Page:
Handcrafting the World's Finest Guitars for Over 90 Years
The 1st Generation: Two Orphans-Two Families-One Business
Porfirio Delgado-Flores (1913-2000) and Candelario Delgado-Flores (1910-1983) were brothers and orphans born in Torreon, Coahuila, Mexico. Circumstances dictated that they would be raised apart by two different families. Porfirio was adopted by his Aunt who immediately put him to work as a laborer. Candelario was adopted by a family with some means affording him a formal education. Porfirio's trade was that of a carpenter but was exposed to music as a child learning to dabble in the violin. Candelario was a businessman, had a passion for the guitar, and always kept the big picture in mind.
The Competitor and the Visionary
Every so often, Porfirio's carpenter friends would have a competition to see who could build the most impressive item made from wood. Candelario was aware of these competitions and the visionary side of him convinced Porfirio to make a guitar. He had noticed that there were not that many luthiers (guitar builders) and perhaps this could lead to an opportunity. Candelario was right! Once he presented his guitar to the community, demand began to rise. However, they could only sell a guitar for 3 pesos and their cost to build one was 5! Regardless, they continued to build out of passion which led to higher demand from local musicians for their instruments. Candelario's business acumen helped him drive down costs and ultimately convince Porfirio to open the first shop in Juarez Mexico.
Growth and Artists
The shops reputation grew from word of mouth. Eventually a second shop opened in Tijuana which led to opportunities to work with some of Mexico's greatest artists: Mario Moreno "Cantinflas", Miguel Aceves Mejia, Marcello Chavez, "TinTan", Hermanos Villa, Los Tres Cahelleros (who played in various Walt Disney films), Trio Urquiza, Pepe Gamboa (a custom three-neck guitar) and Eduardo Ruiz (who played lead for Desi Arnaz). Uncle Candelas enjoyed handcrafting guitars but his chief contribution was managing business operations of both stores. Porfirio was content to stay in Torreon building guitars that would supply both stores.
An unlikely trade
The business did so well in Tijuana that they ventured north at a friend’s request to display their products in Los Angeles. Unbeknownst to Porfirio, Candelario had arranged not to sell the guitars but to barter them in exchange for television sets. Although there was inherent risk involved in the transaction, the upside was that the brothers now had their guitars displayed in a large U.S. market. Candelas knew that televisions were in great demand in Mexico and that they would recoup their money and maybe more. The risk paid off. The brothers sold the guitars and after a few short months, the electronics retailer made an order for more guitars. The plan worked. The brothers had arrived to America.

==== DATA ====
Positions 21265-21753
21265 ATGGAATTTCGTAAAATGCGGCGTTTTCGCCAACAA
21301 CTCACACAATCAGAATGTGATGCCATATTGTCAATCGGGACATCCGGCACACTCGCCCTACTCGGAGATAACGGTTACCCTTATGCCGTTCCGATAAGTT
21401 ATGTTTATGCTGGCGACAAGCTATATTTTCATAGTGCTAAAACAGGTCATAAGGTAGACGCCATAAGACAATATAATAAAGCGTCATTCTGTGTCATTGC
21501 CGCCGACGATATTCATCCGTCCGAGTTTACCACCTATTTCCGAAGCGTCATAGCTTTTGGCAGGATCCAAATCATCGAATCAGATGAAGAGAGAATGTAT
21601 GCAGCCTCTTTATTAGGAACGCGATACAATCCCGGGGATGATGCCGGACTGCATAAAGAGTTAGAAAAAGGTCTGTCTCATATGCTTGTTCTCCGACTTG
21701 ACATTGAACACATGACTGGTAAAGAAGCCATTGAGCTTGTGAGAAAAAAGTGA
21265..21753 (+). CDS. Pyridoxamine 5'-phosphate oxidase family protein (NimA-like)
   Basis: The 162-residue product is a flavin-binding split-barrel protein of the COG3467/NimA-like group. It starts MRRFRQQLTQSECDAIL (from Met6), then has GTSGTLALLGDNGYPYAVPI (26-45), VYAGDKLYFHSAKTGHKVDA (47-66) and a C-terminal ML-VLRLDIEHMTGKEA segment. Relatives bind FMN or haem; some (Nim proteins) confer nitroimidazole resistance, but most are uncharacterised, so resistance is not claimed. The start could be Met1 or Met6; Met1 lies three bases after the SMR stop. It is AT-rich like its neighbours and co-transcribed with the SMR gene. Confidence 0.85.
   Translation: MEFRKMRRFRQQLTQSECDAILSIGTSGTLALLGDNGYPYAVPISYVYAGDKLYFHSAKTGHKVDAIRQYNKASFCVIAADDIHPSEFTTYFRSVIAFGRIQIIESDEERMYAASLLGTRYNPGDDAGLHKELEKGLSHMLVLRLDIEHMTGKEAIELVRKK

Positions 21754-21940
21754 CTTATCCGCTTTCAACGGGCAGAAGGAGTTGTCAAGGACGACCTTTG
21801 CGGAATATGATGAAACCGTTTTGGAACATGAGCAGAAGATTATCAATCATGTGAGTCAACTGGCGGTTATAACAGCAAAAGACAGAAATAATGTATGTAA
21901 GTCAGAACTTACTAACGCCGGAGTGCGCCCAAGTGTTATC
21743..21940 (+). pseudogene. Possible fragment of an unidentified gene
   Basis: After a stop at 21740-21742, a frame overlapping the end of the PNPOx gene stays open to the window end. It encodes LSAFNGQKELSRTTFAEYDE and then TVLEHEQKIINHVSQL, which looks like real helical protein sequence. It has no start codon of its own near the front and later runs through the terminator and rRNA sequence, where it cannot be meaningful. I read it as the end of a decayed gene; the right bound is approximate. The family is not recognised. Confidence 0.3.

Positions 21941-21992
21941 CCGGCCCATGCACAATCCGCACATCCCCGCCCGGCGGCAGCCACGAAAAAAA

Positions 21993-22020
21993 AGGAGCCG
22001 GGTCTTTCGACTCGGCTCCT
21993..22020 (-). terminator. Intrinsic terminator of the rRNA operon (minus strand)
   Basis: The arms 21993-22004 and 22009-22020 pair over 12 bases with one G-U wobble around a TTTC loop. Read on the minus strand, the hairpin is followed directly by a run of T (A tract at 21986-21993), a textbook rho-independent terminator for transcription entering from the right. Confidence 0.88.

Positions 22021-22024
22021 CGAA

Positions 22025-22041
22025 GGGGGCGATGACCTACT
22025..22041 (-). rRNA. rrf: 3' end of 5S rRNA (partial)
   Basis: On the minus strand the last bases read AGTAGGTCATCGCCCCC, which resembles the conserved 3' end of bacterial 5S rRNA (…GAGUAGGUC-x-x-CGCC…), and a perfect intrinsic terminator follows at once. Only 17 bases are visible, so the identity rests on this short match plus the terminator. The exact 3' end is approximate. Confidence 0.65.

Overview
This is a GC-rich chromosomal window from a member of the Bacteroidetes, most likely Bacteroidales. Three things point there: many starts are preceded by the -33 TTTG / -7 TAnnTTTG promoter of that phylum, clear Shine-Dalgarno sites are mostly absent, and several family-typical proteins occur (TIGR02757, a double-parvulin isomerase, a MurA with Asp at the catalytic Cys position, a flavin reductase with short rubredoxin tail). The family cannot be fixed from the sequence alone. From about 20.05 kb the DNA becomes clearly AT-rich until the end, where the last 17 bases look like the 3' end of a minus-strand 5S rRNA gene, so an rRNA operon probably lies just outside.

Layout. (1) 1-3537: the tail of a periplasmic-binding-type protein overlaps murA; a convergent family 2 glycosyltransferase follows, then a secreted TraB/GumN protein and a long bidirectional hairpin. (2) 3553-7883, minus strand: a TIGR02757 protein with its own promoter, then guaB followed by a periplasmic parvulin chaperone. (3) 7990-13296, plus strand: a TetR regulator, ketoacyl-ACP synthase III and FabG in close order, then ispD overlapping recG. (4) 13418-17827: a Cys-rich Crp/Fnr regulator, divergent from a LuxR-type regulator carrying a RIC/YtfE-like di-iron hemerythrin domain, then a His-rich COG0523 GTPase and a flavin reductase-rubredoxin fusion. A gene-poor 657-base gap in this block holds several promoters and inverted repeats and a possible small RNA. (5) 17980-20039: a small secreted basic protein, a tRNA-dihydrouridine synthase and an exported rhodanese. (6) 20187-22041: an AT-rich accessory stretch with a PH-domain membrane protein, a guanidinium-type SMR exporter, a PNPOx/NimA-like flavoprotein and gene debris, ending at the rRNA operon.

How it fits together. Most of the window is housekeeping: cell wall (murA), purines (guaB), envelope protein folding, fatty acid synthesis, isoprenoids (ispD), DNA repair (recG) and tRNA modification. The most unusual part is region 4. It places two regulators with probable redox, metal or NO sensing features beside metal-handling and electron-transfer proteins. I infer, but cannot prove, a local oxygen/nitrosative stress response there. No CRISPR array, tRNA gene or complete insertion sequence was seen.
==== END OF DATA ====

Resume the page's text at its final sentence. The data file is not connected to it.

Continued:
New Beginnings and the 2nd Generation
In 1947 the next Candelas store opened on Cesar Chavez Ave (formerly Brooklyn Ave) in the Boyle Heights District of Los Angeles. It was a hit and with the rise in popularity of the Classical guitar, folk, and Mariachi music, a 4th shop was opened on 1066 Sunset Blvd. With four stores in two countries, the brothers were stretched thin. By 1967 just having left the army, Porfirios son Candelario (named after his uncle), joined the family business.
Candelario possessed the skills of both his father and uncle, had skills for running a business, played guitar and enjoyed building. He was dedicated enough to build on the legacy that the two founders created: building handcrafted quality guitars instead of giving in to the popular temptation of machine-built models. The shops were booming and a fifth store was added in Hollywood. Like the experience in Tijuana, more artists found the shop including: Jose Feliciano, Arlo Guthrie and Hoyt Axton as well as the most famous Mariachi bands of the time.
Father time and restructuring
By the 80s the shop and brothers would hit some set backs. The brothers now in their 60s began experiencing health problems. Candelario battled cancer and would soon pass. The fourth shop was poorly situated which led to its closure. With the loss of one of the founding brothers, management of the stores in Mexico was not possible and they closed as well. Even Porfirios own son Candelario began battling his own health problems as well. Things had to slow down. Ultimately, consolidation proved to be a sound business decision because production and repairs became centralized allowing for a more controlled cost structure. The only store that remained at this point was on Cesar Chavez Ave.
The Third Generation-A father and three children
Candelario and Porfirio continued building. Health ever on their mind and with more past than future ahead of them, how would Candelas move forward? Candelario had three children. His daughter gravitated toward academia which he supported whole heartedly. Tomas, his oldest son, came to work for his father at 19 so he could take a vacation and never left. Manuel, his youngest, was considering a career path in law enforcement. Like in most traditional families, the eldest son is groomed to take on the weight of a family business. This in many ways makes the work of the youngest son different and their own.
Tomas took over Candelas after the passing of his father, becoming its 3rd generation luthier. Nostalgic for the guitar he built when he was 11, Manuel came to work for Tomas and apprenticed for five years. Looking to stand on his own, Manuel decided to move on and create his own path. Each guitar handmade by Tomas continues the family tradition of using the finest woods and highest construction standards. This allows him to produce standard or custom instruments that are rich in tone, beauty, and soul. To learn more about Tomas Delgado and Candelas in the present day, please click here or above on Tomas Delgado.